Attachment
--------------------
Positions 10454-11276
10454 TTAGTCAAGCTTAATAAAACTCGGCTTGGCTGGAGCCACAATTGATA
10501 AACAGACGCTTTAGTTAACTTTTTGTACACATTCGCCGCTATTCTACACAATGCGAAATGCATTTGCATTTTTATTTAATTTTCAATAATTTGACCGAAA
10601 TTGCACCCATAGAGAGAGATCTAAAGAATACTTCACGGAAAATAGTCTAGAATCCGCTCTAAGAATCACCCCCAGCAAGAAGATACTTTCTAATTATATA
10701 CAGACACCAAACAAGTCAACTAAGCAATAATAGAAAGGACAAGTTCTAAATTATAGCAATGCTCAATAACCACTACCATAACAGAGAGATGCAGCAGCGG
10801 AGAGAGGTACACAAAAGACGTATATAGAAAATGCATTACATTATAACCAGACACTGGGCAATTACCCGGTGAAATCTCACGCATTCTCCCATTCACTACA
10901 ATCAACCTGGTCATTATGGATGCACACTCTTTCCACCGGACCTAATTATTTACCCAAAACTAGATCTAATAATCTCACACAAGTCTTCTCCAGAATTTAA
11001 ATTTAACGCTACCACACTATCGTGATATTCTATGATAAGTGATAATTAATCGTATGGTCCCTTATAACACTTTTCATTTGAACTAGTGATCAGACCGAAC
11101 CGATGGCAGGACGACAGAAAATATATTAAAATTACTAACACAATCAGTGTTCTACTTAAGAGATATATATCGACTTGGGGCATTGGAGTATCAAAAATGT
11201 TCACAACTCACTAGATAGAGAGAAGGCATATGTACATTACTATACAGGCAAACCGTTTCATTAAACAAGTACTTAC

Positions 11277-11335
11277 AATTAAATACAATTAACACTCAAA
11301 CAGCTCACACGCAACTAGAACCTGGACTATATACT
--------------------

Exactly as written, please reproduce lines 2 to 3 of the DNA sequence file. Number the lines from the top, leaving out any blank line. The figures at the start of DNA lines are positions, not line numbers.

10454 TTAGTCAAGCTTAATAAAACTCGGCTTGGCTGGAGCCACAATTGATA
10501 AACAGACGCTTTAGTTAACTTTTTGTACACATTCGCCGCTATTCTACACAATGCGAAATGCATTTGCATTTTTATTTAATTTTCAATAATTTGACCGAAA